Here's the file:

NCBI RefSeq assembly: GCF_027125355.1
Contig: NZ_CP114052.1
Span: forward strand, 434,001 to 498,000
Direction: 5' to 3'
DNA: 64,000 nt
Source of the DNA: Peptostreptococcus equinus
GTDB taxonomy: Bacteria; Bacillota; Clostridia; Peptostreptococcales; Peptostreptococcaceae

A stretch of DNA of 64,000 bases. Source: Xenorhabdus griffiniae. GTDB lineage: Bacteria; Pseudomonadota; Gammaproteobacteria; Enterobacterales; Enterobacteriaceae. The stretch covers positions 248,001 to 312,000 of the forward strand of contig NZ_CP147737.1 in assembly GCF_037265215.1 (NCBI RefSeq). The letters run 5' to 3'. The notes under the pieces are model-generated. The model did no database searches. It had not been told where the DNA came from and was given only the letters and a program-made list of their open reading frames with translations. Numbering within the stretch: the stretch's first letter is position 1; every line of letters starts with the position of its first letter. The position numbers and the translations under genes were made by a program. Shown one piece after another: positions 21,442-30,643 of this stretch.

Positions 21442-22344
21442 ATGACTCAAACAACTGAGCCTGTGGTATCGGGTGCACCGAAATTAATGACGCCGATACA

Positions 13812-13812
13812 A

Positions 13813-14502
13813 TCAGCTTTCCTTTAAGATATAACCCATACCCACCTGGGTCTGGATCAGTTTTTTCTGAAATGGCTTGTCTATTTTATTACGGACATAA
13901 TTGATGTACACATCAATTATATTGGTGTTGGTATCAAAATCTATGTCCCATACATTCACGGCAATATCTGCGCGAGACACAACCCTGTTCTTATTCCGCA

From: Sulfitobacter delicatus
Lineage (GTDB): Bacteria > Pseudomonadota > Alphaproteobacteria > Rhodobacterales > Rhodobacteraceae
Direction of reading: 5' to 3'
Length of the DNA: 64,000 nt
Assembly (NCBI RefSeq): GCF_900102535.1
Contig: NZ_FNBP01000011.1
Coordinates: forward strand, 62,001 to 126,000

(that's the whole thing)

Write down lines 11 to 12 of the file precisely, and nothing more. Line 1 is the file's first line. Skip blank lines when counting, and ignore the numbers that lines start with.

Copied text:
Positions 13812-13812
13812 A